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Until quite recently, York’s culinary landscape was limited to tourist-trap teahouses, antiquated hotel dining rooms, sandwich shops and the occasional carvery. Happily, times are changing and this world-famous cathedral city has acquired a handful of serious restaurants deserving of its rich history and quaint cobbled streets.
The genteel spa town of Harrogate has faced a similar conundrum – its upwardly mobile inhabitants have long clamoured for dining destinations to match their expensive tastes, but only recently has their town been endowed with eateries worth a special trip. Thankfully, chefs in both York and Harrogate are taking full advantage of Yorkshire’s rich regional larder.
The cosy confines of homely Ambiente on Goodramgate provide the backdrop for high-quality, authentic tapas with a few idiosyncratic add-ons. The restaurant’s size belies its extensive menu – a wide-ranging line-up of choice picks ranging from boquerones, albondigas and patatas bravas to paellas and the weird-sounding ‘bananacurry’.
Polish cuisine stakes its claim at this casual eatery, which combines an easy-going café and a rustic restaurant. Go for hearty platefuls of peasant-style cabbage and sausage stew (‘bigos’), savoury pancakes, and traditionally made pierogi dumplings. Barbakan also offers a selection of decadent cakes baked on the premises.
The Blind Swine is arguably the jewel in York’s crown, and foodies who detect a Scandinavian vibe about the minimalist environs and highly original tasting menu are not far off the mark: chef Michael O’Hare cut his teeth at world-beating Nordic superstar Noma, which might explain why it often takes months to secure a booking at this six-table restaurant.
Famous as a brothel at the turn of the century, this colourful venue now woos diners with its vintage-themed setting, cheeky artwork, cosy nooks and seasonal menus. Intricate fish dishes are the stars of the menu and there are some intelligently chosen global wines too. Out-of-towners can make a weekend of it by booking one of the Blue Rooms behind the restaurant.
The dynamism of Chris Pragnell and Martin Gore has transformed this unassuming café-cum-bistro into one of York’s go-to dining destinations. It may be small, but Café No. 8 boasts three menus for different times of the week. Come summer, guests are able to snag a table out on the tiered garden terrace, which backs onto the city walls.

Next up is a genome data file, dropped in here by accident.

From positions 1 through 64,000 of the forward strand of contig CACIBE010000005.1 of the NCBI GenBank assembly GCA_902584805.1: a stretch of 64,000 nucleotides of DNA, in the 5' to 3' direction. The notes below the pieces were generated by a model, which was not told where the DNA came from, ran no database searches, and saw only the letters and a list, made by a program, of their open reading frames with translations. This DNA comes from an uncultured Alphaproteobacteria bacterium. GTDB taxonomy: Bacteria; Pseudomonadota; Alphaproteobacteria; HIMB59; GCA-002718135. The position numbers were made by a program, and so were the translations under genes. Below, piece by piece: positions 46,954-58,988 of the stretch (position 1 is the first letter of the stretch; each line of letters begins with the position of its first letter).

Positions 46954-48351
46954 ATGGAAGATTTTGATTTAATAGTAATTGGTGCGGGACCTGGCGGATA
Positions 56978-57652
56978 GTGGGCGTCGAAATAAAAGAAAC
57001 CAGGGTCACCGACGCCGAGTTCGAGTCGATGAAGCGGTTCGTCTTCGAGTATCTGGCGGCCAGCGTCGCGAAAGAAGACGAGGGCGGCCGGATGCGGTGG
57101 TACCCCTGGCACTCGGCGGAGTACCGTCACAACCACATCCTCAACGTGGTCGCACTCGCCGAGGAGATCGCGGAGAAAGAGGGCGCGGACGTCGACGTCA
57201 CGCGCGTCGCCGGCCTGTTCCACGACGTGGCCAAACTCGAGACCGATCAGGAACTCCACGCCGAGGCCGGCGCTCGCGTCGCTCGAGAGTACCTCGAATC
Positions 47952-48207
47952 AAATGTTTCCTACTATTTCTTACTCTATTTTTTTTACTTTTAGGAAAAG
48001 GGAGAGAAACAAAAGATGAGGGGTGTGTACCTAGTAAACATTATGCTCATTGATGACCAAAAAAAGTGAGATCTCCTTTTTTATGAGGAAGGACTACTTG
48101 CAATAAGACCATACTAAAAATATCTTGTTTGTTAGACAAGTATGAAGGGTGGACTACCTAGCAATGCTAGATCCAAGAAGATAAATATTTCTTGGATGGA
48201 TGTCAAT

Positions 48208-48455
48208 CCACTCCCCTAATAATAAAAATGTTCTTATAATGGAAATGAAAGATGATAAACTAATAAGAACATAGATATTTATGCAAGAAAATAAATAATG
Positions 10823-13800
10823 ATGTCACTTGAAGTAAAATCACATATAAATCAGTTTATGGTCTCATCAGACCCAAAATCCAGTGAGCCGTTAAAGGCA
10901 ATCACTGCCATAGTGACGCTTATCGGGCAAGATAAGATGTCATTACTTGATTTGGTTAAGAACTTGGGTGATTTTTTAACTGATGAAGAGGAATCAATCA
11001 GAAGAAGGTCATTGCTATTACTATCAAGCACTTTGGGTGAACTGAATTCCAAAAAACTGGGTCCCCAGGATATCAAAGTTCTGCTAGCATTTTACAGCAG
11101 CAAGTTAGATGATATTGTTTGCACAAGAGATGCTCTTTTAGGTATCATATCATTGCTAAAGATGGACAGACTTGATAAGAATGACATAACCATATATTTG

Delrio’s can suffer bouts of inconsistency, but book the right table on the right night (avoid the bar area if possible), and the restaurant sings with kitsch rustic charm. Likewise, stick to the pizza and pasta staples, and you’ll be rewarded with warming, well-prepared Italian fare served in a buzzing atmosphere.
From the outside, Il Paradiso looks like a rough-and-ready takeaway pizza joint, but venture beyond the cheap facade and you’ll be treated to some genuinely authentic Italian food from the ‘nonna knows best’ school. Pasta is made on the premises, the specials board is always changing, and there’s a raft of very affordable set deals.
Chef Jeff Baker has been sating appetites here since 2006, thanks largely to his penchant for combining locally sourced, seasonal ingredients with natural flair and an unfussy attitude to serious cooking. The modest ‘bistro-style’ dining area downstairs lends itself to grazing and flexibility, with prices admirably pegged back for the city’s peckish foodies.
Part café, part deli, part restaurant, this forward-looking enterprise takes its inspiration from Piedmont’s Langhe Hills (the birthplace of the Slow Food movement). Eat lunch in the deli/café or out on the courtyard; otherwise head up to the intimate candlelit restaurant for an evening menu that changes with the seasons – look out for wild boar porchetta, Alba truffles and homemade pasta.
Michael Hjort’s cute little charmer close to the racecourse has been pleasing York’s foodies for more than two decades with its quaintly dated surrounds, rigorously sourced Yorkshire ingredients and admirable prices. Menus change regularly, but expect canny Anglo/European ideas such as a duo of marinated lamb with soft polenta, swede purée and cavolo nero.
Dark hues and mahogany fittings permeate the interior of this long-running restaurant beneath the Studley Hotel. Expect an eclectic array of pan-Asian dishes running from Thai fishcakes and Japanese-style tempura prawns to Szechuan kung po chicken and Filipino beef tagalog. A special sushi and sashimi menu is also served every Tuesday.
The Sukhothai brand originated in Leeds and has been making waves in Harrogate since opening on Cheltenham Parade in 2010. Although the simple, stark confines of the restaurant don’t do the flavour and colour of the food any favours, all the usual Thai suspects (tom yum soups, som tum salad, pad thai noodles) are cooked to near perfection.
This family-run venue serves a menu of British staples leavened with ideas from around the globe. Rich red colours and dark wood set the tone, conjuring up echoes of an eatery that stood here some 30 years ago. Each evening heralds a different promotion or ‘meal deal’ – from steaks and wine nights to early-bird menus.
Run by the Straker family for over three decades, this elegantly appointed restaurant and below-stairs wine bar has become something of an institution – thanks largely to the consistent quality of its simple yet stylish Anglo/international cuisine, combined with a fine selection of steaks and a regularly updated wine list with plenty of bargains.
Tom Van Zeller is one of Yorkshire’s most celebrated chefs, and he’s been reeling in accolades (and customers) since opening his self-named restaurant. His artfully presented, creative takes on contemporary cuisine range from crab with mussel beignets, bisque, cauliflower, apple and Manzanilla olives to red deer with cavolo nero, smoked potato and chestnut purée.